Here Comes Iowa
I’m left with more than a little despair these days. Ron Paul’s newsletters and the implications of those pamphlets, including the enormous amount of money Paul made publishing them, are more damning than I at first believed. The revelations presented not just by Paul’s political opponents, but by his natural allies in the libertarian camp, make supporting the Texas congressman in the next general election more difficult than ever.
I still hope that Paul wins Iowa. The race is, even this late in the game, Romney’s to lose and as Will Wilkinson notes, “If Mr Romney sweeps the early states, the most ridiculously enjoyable primary season in recent memory will turn dreadfully dull.”
More to the point, if Paul is shoved out of the race too soon the many important ideas he represents will vanish from debate and instead of a possible general election that shifts the conversation about the drug war and Iran to the left and toward non-interventionism, we’ll have a national security debate between the increasingly hawkish Romney and Obama. The pissing contest will be between two men trying to out-tough and out-serious one another on foreign affairs.
Can I support Paul in the general on the off, off chance that he beats Romney? Tod Kelly’s post sums up why it’s going to be a tough sell.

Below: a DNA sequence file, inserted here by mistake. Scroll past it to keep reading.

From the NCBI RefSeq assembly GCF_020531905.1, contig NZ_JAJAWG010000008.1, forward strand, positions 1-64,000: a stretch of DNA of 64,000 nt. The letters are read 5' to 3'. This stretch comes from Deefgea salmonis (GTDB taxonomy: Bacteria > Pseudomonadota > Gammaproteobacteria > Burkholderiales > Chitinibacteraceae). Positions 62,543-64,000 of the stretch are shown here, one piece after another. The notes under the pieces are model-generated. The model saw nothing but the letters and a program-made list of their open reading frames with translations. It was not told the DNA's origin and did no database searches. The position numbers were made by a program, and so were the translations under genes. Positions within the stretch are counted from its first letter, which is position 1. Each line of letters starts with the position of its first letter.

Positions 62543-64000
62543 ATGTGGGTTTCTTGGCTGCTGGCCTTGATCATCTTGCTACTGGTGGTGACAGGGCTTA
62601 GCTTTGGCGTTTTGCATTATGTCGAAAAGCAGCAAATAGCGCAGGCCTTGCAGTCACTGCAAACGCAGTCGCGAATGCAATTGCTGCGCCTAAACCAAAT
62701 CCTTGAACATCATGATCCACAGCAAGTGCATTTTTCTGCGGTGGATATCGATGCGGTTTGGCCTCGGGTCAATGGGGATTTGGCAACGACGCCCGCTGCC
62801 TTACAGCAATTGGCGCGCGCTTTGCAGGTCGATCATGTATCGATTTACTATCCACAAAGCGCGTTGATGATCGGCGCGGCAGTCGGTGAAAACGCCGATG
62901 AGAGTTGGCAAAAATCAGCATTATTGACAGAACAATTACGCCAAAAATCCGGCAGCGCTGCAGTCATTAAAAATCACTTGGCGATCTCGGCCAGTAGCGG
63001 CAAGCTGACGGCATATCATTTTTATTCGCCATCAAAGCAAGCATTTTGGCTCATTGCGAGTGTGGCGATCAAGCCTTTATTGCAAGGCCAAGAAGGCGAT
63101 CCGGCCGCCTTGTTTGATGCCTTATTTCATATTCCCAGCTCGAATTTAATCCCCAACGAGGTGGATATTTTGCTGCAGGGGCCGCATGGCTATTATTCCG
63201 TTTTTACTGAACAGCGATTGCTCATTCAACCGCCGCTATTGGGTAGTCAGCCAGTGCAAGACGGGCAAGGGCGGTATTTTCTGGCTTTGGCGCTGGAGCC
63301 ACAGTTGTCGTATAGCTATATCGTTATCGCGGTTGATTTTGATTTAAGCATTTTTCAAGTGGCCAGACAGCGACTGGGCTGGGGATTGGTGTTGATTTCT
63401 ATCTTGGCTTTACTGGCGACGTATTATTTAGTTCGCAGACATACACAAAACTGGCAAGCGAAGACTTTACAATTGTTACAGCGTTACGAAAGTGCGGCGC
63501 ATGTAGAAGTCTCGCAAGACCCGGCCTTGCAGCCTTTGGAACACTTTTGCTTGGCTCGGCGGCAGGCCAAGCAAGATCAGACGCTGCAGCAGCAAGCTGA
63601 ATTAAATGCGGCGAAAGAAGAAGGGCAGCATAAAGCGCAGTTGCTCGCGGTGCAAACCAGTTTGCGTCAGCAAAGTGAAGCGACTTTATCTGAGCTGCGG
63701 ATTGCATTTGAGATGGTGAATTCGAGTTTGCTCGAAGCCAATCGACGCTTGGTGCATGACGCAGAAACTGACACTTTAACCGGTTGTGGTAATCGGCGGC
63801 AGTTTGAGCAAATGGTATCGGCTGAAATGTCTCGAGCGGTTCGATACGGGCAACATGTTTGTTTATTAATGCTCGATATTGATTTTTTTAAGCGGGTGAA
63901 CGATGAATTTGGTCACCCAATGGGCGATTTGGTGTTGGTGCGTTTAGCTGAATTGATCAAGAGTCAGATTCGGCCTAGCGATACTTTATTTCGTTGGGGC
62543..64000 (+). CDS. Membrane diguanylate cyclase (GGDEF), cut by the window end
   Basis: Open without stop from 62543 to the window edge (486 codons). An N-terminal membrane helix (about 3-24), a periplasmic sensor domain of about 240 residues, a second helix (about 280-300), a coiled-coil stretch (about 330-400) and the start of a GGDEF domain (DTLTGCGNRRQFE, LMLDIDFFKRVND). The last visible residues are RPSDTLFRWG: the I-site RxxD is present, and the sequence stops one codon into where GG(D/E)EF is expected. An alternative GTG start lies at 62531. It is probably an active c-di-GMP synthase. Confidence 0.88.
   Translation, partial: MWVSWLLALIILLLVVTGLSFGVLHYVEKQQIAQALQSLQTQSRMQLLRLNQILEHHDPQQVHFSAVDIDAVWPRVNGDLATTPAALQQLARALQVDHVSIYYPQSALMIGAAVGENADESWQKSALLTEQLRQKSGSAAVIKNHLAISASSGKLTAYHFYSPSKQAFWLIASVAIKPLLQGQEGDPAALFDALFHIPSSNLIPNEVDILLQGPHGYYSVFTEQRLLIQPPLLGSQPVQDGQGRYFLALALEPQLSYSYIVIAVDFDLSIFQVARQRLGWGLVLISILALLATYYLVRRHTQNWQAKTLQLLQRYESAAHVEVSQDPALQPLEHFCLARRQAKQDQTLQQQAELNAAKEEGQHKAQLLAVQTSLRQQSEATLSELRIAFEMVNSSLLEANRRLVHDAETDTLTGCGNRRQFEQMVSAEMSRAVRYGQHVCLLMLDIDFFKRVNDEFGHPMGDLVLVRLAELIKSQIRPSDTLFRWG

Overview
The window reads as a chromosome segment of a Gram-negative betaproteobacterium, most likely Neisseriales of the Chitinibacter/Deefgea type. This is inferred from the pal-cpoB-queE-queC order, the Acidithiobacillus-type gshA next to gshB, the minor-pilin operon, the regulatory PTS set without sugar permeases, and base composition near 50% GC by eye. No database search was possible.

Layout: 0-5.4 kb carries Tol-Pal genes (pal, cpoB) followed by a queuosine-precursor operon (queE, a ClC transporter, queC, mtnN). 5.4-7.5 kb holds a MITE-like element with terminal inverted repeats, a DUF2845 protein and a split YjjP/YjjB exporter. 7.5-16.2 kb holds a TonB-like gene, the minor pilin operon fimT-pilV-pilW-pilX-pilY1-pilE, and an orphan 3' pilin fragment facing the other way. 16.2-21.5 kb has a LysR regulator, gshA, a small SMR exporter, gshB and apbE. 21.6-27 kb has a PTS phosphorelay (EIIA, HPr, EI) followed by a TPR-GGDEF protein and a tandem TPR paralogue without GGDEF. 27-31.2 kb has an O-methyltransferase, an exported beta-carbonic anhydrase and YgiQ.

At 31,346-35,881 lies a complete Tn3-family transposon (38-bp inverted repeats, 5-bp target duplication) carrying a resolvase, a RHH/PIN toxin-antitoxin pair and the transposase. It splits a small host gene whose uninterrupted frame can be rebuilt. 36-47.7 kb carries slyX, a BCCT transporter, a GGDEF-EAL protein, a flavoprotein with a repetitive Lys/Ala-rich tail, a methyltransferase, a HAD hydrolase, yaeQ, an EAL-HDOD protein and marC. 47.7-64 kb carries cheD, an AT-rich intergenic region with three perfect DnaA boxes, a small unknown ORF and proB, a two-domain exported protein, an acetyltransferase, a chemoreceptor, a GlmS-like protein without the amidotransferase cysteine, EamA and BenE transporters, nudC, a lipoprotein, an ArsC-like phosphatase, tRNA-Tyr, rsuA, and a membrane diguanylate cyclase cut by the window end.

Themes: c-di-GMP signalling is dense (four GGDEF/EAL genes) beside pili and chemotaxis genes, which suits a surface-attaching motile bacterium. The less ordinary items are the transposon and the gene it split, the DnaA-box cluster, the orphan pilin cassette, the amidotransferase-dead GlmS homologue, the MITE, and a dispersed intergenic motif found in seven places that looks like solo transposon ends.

More evidence of the wackiness and racism of Ron Paul’s newsletters spanning several decades shakes my confidence in the congressman badly, regardless of whether or not he wrote them. He says he didn’t write them, that he didn’t read them at the time, and that he disavows them now. Here he is walking out of a CNN interview where questions of the newsletters were raised:
Ron Paul is leading in Iowa. I don’t think his surge will drop off, if only because the timing is right. Gingrich’s star rose too soon. Paul’s is rising just in time for the Iowa Caucuses next month, right after the holiday respite from all things politics.
As I was saying, I am overcome by a sense of despair. There is no great progressive hope. Gary Johnson, the only anti-war candidate with no baggage, is running for the Libertarian nomination. I’m seriously considering voting Johnson as a protest vote – a protest that would be as much a vote against Obama’s foreign policy and the hideousness of the GOP as it would be a vote against Rockwell and Rothbard’s foolish, despicable experiment in race-baiting. What a gross disservice to their cause that was. What a fool Ron Paul was to go along with it, or to turn a blind eye.
On domestic issues, Johnson is more closely aligned with my own beliefs though I am certainly more of a socialist than him when it comes to healthcare. Indeed, voting my anti-war beliefs this time around may vote actively against my own self-interest when it comes to issues of domestic affairs. Priorities are a bitch.